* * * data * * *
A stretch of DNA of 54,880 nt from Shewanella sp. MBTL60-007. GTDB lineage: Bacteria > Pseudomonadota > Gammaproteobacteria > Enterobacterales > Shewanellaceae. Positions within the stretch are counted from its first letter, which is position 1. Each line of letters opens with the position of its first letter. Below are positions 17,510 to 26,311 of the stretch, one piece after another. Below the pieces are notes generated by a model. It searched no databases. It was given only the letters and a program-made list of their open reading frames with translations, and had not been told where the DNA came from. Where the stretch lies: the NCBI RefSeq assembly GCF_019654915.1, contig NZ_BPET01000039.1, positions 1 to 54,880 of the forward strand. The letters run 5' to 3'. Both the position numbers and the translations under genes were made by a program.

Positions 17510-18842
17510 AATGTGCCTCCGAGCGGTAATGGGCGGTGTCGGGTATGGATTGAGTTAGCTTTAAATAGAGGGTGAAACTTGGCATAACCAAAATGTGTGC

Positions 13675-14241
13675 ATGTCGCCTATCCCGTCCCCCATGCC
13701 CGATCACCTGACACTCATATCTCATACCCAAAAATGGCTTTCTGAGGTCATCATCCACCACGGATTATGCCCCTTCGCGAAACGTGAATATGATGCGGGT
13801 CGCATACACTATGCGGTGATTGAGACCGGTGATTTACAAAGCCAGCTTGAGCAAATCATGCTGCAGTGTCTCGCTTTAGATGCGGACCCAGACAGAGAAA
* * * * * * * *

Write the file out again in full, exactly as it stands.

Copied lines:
A stretch of DNA of 54,880 nt from Shewanella sp. MBTL60-007. GTDB lineage: Bacteria > Pseudomonadota > Gammaproteobacteria > Enterobacterales > Shewanellaceae. Positions within the stretch are counted from its first letter, which is position 1. Each line of letters opens with the position of its first letter. Below are positions 17,510 to 26,311 of the stretch, one piece after another. Below the pieces are notes generated by a model. It searched no databases. It was given only the letters and a program-made list of their open reading frames with translations, and had not been told where the DNA came from. Where the stretch lies: the NCBI RefSeq assembly GCF_019654915.1, contig NZ_BPET01000039.1, positions 1 to 54,880 of the forward strand. The letters run 5' to 3'. Both the position numbers and the translations under genes were made by a program.

Positions 17510-18842
17510 AATGTGCCTCCGAGCGGTAATGGGCGGTGTCGGGTATGGATTGAGTTAGCTTTAAATAGAGGGTGAAACTTGGCATAACCAAAATGTGTGC

Positions 13675-14241
13675 ATGTCGCCTATCCCGTCCCCCATGCC
13701 CGATCACCTGACACTCATATCTCATACCCAAAAATGGCTTTCTGAGGTCATCATCCACCACGGATTATGCCCCTTCGCGAAACGTGAATATGATGCGGGT
13801 CGCATACACTATGCGGTGATTGAGACCGGTGATTTACAAAGCCAGCTTGAGCAAATCATGCTGCAGTGTCTCGCTTTAGATGCGGACCCAGACAGAGAAA